Phonics Guide

Teaching Phonics with RTL English

A guide to learning phonics with RTL English

Phonic sounds are taught primarily to teach children to read, to pronounce English words correctly, and as an aid to spelling. Teaching Phonics in every lesson has enabled the students to reach this goal. The definition of Literacy is‘having the ability to read and write’. RTL students learn to be ‘literate’by becoming familiar with Phonics and by using the sounds to read with ease and confidence. The structured, step by step, RTL system has always included the 44 phonic sounds, which teach and reinforce speaking, listening, writing and reading skills. This can be seen on pages 3 & 4 of 324 lesson books used throughout Kindergarten and Primary school. They continue to be used for decoding new words and pronunciation throughout Secondary school. We believe that the system is the reason for the student’s progress and confidence as evidenced by the excellent results for Trinity and Cambridge.

Parents & teachers often ask:

  1. What kind of phonics does RTL English teach?

Our aim is to teach students to read as soon as possible. Therefore, we teach both synthetic and analytical phonics. Words are decoded as soon as sounds are learnt.

  • Analytical Phonics:

This relies on the student being able to follow and understand the practice of‘onset and rime’, to understand that apple begins with ‘a’, to decode long words into smaller parts, to ‘match’words with pictures, to develop a reading list of‘sight’ words (some words just have to be memorised) like was; saw; rhyme; rhythm. We have a completely holistic approach and it makes a difference to the students’ speech and reading competence.

  • Synthetic Phonics:

This is the act of building up, or putting together, individual sounds. The children synthesise the sounds of the letters; they blend the sounds – just as synthesising music is blending musical notes. There are 44 phonemes (the smallest units of sound). Students begin with the simplest sounds and move gradually onto more difficult blended sounds.

Why does RTL spend so much time and effort teaching ‘Phonics’

We’ve been teaching phonics for 20 years, and the founder, Elaine Shannon was teaching phonics for 20 years before that. Our reason is as valid today, as it has always been: To enable the students to read quickly, to acquire good listening skills and to speak with clear pronunciation.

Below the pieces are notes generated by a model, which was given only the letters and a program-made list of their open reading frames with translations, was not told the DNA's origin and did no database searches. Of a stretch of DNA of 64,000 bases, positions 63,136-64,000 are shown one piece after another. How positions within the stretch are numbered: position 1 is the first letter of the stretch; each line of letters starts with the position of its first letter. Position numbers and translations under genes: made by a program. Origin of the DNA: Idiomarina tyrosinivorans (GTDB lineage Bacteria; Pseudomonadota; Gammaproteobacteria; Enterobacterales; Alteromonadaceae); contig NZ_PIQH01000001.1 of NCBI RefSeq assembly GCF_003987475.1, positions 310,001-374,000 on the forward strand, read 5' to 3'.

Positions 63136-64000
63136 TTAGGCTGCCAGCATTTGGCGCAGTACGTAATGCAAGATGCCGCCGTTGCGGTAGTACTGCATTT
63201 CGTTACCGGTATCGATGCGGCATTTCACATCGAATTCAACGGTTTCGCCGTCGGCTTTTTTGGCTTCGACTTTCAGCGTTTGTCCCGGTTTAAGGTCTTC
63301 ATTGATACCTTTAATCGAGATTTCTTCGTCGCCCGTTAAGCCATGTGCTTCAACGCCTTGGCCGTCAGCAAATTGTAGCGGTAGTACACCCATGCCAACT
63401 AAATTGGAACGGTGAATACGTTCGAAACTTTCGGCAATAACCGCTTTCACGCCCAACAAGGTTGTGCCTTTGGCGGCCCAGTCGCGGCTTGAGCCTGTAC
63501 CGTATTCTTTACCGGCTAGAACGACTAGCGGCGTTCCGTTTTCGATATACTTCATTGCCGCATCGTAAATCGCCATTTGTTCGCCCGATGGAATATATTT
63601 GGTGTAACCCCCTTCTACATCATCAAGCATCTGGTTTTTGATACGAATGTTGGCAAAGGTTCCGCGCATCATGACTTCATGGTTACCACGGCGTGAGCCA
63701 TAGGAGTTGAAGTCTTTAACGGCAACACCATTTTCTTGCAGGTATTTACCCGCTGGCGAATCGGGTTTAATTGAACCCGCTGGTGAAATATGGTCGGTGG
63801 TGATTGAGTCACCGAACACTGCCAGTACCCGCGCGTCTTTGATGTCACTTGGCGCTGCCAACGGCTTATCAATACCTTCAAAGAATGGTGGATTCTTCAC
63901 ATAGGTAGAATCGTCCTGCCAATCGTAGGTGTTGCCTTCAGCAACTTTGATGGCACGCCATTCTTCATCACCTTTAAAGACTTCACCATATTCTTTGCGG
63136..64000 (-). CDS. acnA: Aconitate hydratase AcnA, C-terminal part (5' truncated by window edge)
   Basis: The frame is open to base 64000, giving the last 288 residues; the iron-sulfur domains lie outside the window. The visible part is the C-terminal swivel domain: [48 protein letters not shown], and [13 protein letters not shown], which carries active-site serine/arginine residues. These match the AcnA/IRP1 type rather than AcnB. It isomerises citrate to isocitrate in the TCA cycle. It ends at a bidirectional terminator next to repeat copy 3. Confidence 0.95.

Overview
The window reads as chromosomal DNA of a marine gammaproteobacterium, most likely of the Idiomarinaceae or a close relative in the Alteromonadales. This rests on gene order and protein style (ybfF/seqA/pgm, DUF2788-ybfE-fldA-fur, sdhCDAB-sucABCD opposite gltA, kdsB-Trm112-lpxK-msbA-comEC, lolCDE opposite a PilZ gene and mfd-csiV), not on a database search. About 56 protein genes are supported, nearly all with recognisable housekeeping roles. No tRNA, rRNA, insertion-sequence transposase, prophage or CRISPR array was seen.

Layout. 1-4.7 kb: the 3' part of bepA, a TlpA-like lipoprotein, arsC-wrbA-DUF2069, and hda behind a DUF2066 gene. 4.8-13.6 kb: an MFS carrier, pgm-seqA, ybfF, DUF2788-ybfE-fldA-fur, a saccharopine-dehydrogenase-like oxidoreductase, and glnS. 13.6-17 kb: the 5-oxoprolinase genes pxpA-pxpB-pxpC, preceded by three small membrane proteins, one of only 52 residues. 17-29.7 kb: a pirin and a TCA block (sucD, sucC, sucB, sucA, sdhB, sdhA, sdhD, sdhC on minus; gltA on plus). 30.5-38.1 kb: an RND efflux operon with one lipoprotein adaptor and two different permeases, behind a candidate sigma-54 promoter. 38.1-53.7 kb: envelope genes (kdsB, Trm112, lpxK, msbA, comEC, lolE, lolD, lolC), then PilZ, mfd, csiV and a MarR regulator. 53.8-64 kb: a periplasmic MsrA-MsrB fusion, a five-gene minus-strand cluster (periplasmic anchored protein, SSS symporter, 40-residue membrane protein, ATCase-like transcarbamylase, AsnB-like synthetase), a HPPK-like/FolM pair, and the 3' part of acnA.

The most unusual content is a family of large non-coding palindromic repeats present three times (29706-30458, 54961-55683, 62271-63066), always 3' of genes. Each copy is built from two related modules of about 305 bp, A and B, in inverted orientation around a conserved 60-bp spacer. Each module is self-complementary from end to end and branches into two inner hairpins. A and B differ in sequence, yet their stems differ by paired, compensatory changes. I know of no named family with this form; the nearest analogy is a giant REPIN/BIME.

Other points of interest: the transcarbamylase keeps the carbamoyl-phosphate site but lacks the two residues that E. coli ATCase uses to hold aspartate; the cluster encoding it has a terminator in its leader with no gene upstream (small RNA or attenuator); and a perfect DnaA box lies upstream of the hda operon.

Is teaching phonics the only method of learning to read?

No, there are many traditional ways in which reading is taught. In fact not all words can be taught by using phonic sounds alone unless you are familiar with the IPA (International Phonetic Alphabet); ‘was and saw’ are just two examples. Traditionally words were memorised and often associated with illustrations; at RTL we still include flashcards to practise this method. We call matching words with
illustrations -‘picture words’, as in ‘orange’and‘eight’. When the words cannot be matched with illustrations, they are called – ‘sight words’. An example for beginners would be‘colour’. Some reading methods only use flashcards; Cambridge University use flashcards for many of the words for Starters, Movers and Flyers. At RTL English we also use the method of ‘onset and rime’, which encourages children to look at the beginning of the words and ‘pick out’the rhyming patterns. We also teach them to recognise‘word families’as this is very helpful practice for correct spelling.

Is the RTL method of teaching phonics written specifically for ESL children, whose first language is not English?

No, it’s not written specifically for ESL students and was tested on 50 volunteer families in the UK. Children with English as their first language use it all the time – all children learn to read English in the same way, but it is a fact that younger children learn a second language more readily than older students. This is especially true when you consider that the youngest students at RTL are just three years old. However, the fact that Elaine Shannon has taught Chinese children for 35 years explains why she designed the RTL method to be a step by step approach. In her opinion ESL students benefit from a structured lesson plan, first language students find it a bonus and any students with learning difficulties find structure reassuring; all the students move confidently through the lessons.

What experience does the founder of RTL have in teaching phonics and reading?

Elaine Shannon’s earliest experience was understanding, and appreciating, the importance of ‘speech’. As a post graduate nursing sister in London she specialised in teaching deaf patients, and those, who after surgery had lost their ‘voice boxes’, to speak. This ignited her interest in the mechanics of speech and pronunciation, which proved invaluable when teaching pronunciation to Japanese adults in the early 1970s and later formed the basis of teaching‘the sounds of letters’to Chinese children for 20 years followed by 15 years as the founder of Ready To Learn. As the owner of RTL the founder was registered as a teacher in Hong Kong.